Chronomedicine and Immunity: How Circadian Rhythms Impact Our Bodies’ Immune Systems

Cold and flu season are starting in the southern hemisphere, while allergy season is in full swing in the global north. Both of these are linked to our immune systems, which are built out of many different organs, hormones, and free-roaming, invader-killing cells such as T-cells. Because infection can happen anywhere, our immune systems interact with every tissue in the body. Many of these tissues change considerably over the day, and new lines of research are growing around the ways our body’s sense of time matters in fighting infection, reducing inflammation, responding to autoimmune diseases and allergies, and more.

There are numerous chemical changes that take place throughout the day, driven by our body’s biological clocks — like the ones in the brain and the stomach — and this changing chemistry changes how almost every tissue in the body responds to invaders like viruses (or pollen 🤧) and inflammation. The central clock in our brain, known as the suprachiasmatic nucleus (SCN) in the hypothalamus, sends timekeeping signals throughout the body. Other parts of our bodies also have circadian rhythms, which both take time-of-day cues from the SCN and are also influenced by other activities and signals that give a sense of time to those organs, such as eating for the clock in the stomach.

Recently, researchers discovered circadian rhythms in another part of the hypothalamus, the paraventricular nucleus (PVN). This nucleus is responsible for managing stress and immune responses through fluctuations in hormones called glucocorticoids (GCs).  GCs are so influential on the immune system that they are used in medications for treating illnesses such as allergies, asthma, autoimmune diseases, and sepsis. Release of these and other such hormones were found to suffer disruption from mistimed light and food and general light pollution.

One GC you may have heard of is cortisol, a.k.a. hydrocortisone, when given as a medication. Cortisol has a number of effects on the body. Cortisol prevents the release of substances in the body that cause inflammation, and controlling inflammation plays an important role in recovering from injuries like a fall as well as acute conditions like asthma attacks and fighting infections. Researchers in another study observed a heightened inflammation in humans who were administered lipopolysaccharide (LPS), a strong immune system stimulator, at night versus those receiving LPS during the day.

Beyond hormonal changes, a number of other chemical changes cycle throughout the day, and numerous recent studies discovered time-of-day effects for illness recovery, intensity, and duration. One of the more dramatic examples of such time-of-day effects found a 55% difference in survival rates based on time of infection. In that study, mice were infected with a specific virus at the start of their rest or active period; the population infected at the start of their rest period had a 95% mortality rate, whereas the other group had just 40%. Researchers in multiple human studies found variance in both the levels and behavior of various chemicals important to the immune system among human subjects, adding further items to the list of systems that exhibit clear circadian signals in immune system responses, such as allergies and inflammation.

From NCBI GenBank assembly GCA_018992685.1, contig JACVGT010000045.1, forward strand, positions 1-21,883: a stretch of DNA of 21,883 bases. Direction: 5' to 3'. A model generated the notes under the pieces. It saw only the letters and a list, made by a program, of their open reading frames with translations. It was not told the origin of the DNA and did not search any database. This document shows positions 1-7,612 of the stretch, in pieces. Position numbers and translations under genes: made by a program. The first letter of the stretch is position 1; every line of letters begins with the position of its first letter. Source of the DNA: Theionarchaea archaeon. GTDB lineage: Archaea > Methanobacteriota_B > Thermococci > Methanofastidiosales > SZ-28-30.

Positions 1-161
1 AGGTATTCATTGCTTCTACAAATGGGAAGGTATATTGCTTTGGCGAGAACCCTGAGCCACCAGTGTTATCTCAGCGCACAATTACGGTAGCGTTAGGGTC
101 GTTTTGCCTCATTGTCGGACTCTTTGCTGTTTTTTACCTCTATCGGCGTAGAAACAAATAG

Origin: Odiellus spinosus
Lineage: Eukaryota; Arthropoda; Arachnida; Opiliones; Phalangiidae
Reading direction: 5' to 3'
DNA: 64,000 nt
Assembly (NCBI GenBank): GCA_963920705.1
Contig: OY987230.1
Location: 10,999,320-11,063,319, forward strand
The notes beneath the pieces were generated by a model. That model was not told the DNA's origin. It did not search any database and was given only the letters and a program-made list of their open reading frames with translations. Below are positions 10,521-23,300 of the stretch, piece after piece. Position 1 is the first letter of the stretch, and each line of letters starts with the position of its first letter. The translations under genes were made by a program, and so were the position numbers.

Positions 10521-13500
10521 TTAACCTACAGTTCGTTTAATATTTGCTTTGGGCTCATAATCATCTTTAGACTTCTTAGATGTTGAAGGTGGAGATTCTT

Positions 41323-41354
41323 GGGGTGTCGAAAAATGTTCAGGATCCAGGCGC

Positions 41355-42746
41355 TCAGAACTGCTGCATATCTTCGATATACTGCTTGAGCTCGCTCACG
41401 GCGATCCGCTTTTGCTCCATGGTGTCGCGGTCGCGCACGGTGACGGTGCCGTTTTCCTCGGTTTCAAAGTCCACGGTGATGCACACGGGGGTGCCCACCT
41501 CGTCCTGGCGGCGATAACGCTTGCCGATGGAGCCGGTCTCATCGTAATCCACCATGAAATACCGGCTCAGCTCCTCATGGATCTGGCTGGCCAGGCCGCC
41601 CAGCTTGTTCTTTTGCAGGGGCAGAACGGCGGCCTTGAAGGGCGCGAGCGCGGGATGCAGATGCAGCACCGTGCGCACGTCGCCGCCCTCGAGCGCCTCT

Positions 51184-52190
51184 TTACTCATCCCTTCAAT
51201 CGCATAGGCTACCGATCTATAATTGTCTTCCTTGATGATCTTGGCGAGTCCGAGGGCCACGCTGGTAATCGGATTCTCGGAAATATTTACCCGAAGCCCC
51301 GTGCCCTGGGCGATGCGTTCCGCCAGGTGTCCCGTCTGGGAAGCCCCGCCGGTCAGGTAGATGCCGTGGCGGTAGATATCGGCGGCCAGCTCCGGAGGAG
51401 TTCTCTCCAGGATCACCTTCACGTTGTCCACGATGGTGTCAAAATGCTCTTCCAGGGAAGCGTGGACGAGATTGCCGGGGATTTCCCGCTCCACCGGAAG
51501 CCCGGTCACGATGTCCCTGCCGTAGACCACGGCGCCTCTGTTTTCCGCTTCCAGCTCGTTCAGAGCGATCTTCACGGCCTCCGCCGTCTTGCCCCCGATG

Our bodies have many natural, daily rhythms that affect the way they respond to injuries, allergens, and infections. While the research on timing-specific disease outcomes among humans is still a young subject, mice recovering from infections demonstrate highly variable outcomes, with one study finding a 55% difference in mortality rate between populations infected at the beginning or end of their daily activity window. Immune response is just one facet of the emerging discipline of chronomedicine, which could be defined as treatment that takes into account the patient’s internal time. In studies, researchers sometimes use very consistent schedules in patients as a proxy for knowing true biological time, but this is, of course, much easier in studies with mice versus humans and also translates poorly to real-world clinical medicine.

At Arcascope, we have developed best-in-class algorithms for determining biological time of day from daily activity and health data and making recommendations to our users that help them achieve their circadian goals. Stay tuned in the coming months for more content related to potential applications of our tech in the world of time-dependent, time-intelligent medicine.


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